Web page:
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Progress Never Stops: Jen Landesberg

Sometimes our lives are affected by things we can’t control. Periods of anxiety or depression. The loss of a loved one. A worldwide pandemic. When things start to go awry, it can be hard to stay on track, but the mark of an athlete is to stay strong in the face of adversity. 

Yoga teacher, Jen Landesberg, spoke to us about how Yoga helped her navigate the challenges of depressionanxiety, and Covid-19, proving that whatever life throws at us, progress never stops.  

 

Hi Jen, Yoga is a pretty personal practice for any Yogi. How would you define yoga?

[For me] Yoga is a way of life. It’s a physical, mental and spiritual practice. 

 

Can you tell us about your journey with Yoga to date?

I started yoga about 3 years ago. I’ve been practicing consistently ever since, as well as teaching itI completely fell in love with Yoga from the moment I started 

 

How does it feel when you step on to your yoga mat?

The way it feels when I step on to my yoga mat is pure peace and nothingness, but everything-ness at the same time. It’s a connection to the universe and to yourself. 

Jen wears Composure Bra and Leggings in Rosewater

You found Yoga after suffering with anxiety and depression, can you tell us about your mental health journey?

I started to notice that my mental health was declining in my second year of uni. I think people struggle when they’re alone and in a change of environment. It’s quite a lonely place to be when you’re struggling with your mental health and everyone around you is having so much fun. You think “that’s what I should be doing! Why am I in my room struggling to get out of bed, or do the things that I normally do?”

I started to feel really debilitated by anxiety and panic and that’s when I realised that something wasn’t right. I think it was during an exam period that I had a complete mental break down and couldn’t go back to uni to do the exam that I hit my absolute rock bottom.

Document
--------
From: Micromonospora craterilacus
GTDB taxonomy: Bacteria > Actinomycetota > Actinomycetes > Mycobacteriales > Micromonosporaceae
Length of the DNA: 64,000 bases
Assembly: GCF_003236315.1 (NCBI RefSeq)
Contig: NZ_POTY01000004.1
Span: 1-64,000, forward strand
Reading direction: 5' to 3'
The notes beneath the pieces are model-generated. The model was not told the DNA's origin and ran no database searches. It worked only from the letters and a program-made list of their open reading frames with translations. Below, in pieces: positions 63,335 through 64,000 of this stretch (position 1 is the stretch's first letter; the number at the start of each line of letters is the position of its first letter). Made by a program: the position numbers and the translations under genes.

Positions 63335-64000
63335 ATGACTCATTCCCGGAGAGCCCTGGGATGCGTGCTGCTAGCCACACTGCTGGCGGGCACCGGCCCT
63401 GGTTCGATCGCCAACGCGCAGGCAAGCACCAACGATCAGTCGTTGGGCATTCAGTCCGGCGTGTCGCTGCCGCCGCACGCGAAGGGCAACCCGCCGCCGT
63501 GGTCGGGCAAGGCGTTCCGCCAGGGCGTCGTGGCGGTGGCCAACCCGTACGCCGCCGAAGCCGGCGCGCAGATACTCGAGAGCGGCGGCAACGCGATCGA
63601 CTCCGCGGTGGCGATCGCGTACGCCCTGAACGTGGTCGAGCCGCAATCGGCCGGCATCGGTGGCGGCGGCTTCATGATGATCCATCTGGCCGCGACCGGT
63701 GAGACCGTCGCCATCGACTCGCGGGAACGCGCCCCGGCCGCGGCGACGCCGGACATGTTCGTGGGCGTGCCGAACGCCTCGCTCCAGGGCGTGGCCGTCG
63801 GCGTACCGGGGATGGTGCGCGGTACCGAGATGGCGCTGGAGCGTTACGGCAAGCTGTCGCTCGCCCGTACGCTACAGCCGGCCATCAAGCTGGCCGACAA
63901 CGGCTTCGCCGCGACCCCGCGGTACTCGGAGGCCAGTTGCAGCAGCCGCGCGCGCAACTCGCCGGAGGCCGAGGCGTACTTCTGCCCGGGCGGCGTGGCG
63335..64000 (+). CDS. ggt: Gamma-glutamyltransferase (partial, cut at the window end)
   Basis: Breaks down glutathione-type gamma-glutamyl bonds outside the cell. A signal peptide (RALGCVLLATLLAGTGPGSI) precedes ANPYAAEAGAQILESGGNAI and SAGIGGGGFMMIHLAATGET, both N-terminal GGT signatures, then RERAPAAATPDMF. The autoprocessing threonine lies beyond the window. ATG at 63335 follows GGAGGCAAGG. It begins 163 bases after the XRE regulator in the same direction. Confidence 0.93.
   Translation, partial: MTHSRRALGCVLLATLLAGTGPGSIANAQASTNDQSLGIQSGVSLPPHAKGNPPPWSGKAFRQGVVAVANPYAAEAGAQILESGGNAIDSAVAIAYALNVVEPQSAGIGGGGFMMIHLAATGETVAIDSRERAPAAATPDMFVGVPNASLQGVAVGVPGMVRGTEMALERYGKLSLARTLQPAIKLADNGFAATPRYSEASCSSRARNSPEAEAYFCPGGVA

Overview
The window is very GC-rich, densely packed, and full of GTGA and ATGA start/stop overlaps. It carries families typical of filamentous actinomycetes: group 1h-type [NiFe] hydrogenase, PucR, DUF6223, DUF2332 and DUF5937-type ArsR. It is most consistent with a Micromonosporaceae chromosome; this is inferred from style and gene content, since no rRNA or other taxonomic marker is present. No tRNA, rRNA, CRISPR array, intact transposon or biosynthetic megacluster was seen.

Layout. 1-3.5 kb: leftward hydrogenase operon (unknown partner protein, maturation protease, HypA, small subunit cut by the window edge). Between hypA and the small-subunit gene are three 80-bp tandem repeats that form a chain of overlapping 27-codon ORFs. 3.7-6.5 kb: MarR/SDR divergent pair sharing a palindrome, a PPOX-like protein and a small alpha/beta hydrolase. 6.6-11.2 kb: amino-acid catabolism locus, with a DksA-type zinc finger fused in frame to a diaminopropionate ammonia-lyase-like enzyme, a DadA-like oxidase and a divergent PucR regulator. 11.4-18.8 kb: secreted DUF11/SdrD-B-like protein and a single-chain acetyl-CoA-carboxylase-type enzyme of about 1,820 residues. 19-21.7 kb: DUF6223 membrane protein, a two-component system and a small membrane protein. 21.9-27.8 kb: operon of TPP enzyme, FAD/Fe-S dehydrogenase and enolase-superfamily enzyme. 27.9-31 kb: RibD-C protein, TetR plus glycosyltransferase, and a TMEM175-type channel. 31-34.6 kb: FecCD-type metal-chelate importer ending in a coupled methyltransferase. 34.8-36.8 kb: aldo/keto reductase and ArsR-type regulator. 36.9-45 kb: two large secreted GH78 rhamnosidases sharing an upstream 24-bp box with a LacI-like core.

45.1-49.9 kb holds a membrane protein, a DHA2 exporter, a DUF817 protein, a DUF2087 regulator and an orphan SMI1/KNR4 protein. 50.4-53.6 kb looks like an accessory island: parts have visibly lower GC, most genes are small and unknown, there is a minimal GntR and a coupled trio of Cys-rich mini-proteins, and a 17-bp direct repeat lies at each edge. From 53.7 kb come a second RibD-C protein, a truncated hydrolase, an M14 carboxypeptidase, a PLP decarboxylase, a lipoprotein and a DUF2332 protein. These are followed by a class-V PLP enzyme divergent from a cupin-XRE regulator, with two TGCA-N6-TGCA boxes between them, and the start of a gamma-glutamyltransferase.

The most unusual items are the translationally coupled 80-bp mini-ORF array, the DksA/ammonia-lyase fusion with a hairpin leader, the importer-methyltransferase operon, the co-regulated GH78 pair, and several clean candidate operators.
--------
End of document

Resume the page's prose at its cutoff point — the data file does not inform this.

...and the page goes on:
As your anxiety intensified, how did it impact your daily life?

When my anxiety and mental health started to get really bad and intense, I felt that I was debilitated from doing the things that I would normally do. Even getting in the shower, eating or making myself food, going out with my friends, or sitting in lectures was too much for me to handle. It’s a really scary place to be when just having a shower is difficult. That’s when you know something isn’t right.  

When I sat down to revise for that exam I felt a new level of panic. I started pacing around the house, and then I just locked myself in the bathroom and thought “what am I going to do?” I couldn’t face going back to Uni, my parents were away [so couldn’t] make me feel safe or talk it out. I felt so alone. I remember curling up into a ball in the bathroom and thinking “I’m not leaving this room, I’m not leaving this room.” It’s a really tough memory for me to go back to.  

It’s a really scary place to be when just having a shower is difficult. That’s when you know something isn’t right.

What was your road to recovery?

It actually took me a while to do something about it, because I remember thinking at the time that mental health wasn’t really spoken about as much as it is now.

It wasn’t like “talk to someone, talk to someone,” it was “I am going crazy.” I was searching forums to see if it was happening to other people. A while after I started searching, I realised that it wasn’t just me. I wasn’t getting better on my own, so I decided to start CBT (cognitive behavioral therapy). It’s all very ironic because I studied psychology, but therapy helped me a massive amount.

People are scared to take the leap and go to a therapist because it’s like admitting something is wrong but that was my turning point, and I wasn’t ashamed or embarrassed about it. I did a lot of CBTbut as much as a therapist can help you, you have to be able to help yourself tooI had to retrain my brain in completely new ways. I retrained my thought patterns and change my mindset towards the things that were making me anxiousYou have to be willing to be to train your mind in the same way that you’d train your body in the gym. That was a big turning point for me.